“While the amendment to the scheme and its extension to various other facets of banking is to be appreciated, what matters more is the effective implementation of the scheme in a cost-effective manner, which is lacking,” said Gai.
What it means for you
The RBI has been looking to address consumer problems and this is one step in that direction. As a customer, you can lodge complaints on the grounds specified under the scheme, including mobile and electronic banking, third-party products sold at a bank branch, debit and credit cards, Internet banking, interest charged or credited, penalty or fees, or any other banking related matter. When you file a complaint, make sure that you have all the documents required in place (see more about the process of filing a complaint with the banking ombudsman in the neighbouring box item).
In case you don’t want to go through the banking ombudsman, you also have the option to directly go to the consumer court. Don’t hesitate to use these services.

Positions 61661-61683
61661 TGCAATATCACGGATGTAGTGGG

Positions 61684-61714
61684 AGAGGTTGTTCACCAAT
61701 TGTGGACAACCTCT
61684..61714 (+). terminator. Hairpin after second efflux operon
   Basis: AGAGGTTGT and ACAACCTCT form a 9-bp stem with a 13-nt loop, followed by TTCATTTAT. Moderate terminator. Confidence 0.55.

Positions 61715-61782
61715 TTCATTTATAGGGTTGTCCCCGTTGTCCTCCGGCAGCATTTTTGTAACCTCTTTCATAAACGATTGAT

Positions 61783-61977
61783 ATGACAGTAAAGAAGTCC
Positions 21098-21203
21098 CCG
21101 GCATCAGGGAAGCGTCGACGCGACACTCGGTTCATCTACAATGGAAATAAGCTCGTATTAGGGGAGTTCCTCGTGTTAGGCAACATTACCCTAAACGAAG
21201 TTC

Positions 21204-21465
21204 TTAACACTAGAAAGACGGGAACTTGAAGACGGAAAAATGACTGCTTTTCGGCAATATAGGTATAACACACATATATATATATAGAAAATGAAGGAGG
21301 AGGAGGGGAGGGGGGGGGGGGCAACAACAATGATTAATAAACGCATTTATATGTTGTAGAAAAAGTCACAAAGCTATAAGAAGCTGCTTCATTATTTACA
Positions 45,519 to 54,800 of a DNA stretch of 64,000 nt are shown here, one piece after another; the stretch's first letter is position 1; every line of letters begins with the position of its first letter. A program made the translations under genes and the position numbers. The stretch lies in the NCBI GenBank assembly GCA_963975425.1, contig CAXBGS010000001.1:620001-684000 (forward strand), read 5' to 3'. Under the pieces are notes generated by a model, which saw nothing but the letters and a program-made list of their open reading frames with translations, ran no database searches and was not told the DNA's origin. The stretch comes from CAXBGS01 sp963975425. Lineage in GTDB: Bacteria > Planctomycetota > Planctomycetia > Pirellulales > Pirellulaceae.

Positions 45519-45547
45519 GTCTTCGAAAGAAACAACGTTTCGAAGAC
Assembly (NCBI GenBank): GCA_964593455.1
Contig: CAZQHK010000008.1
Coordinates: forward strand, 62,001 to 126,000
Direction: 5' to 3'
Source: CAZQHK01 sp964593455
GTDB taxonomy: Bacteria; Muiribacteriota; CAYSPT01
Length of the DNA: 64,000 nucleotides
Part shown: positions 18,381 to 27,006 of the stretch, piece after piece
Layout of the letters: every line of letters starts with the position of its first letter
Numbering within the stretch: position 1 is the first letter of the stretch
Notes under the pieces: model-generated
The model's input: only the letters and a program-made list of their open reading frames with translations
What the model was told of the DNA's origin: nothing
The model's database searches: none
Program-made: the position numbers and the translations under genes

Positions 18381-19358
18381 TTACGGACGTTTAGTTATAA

THE BANKING OMBUDSMAN SCHEME
What is it?
The banking ombudsman scheme first came into effect on 1 January 2006, to resolve customers’ complaints regarding certain banking services. Under this scheme, the Reserve Bank of India (RBI) appoints a banking ombudsman to address the complaints. As of now, there are 20 banking ombudsman centres in India (bit.ly/2sRJNAT). All commercial banks, regional rural banks and co-operative banks are covered under the scheme. The ombudsman will also look into complaints of NRI.
How to complain?
The first point of contact for all complaints should be the bank. If it does not reply within a month, rejects your complaint or if you are not satisfied with the reply; you can file a complaint with the banking ombudsman. You need to make a written complaint to the bank and you should reach out to the ombudsman within a year of the action. The complaint to the ombudsman can be in on paper or online and should contain all the relevant information. The service is free of charge. If you are not satisfied with the ombudsman’s decision, you have 45 days to appeal before the appellate authority, which in this case in an RBI deputy governor.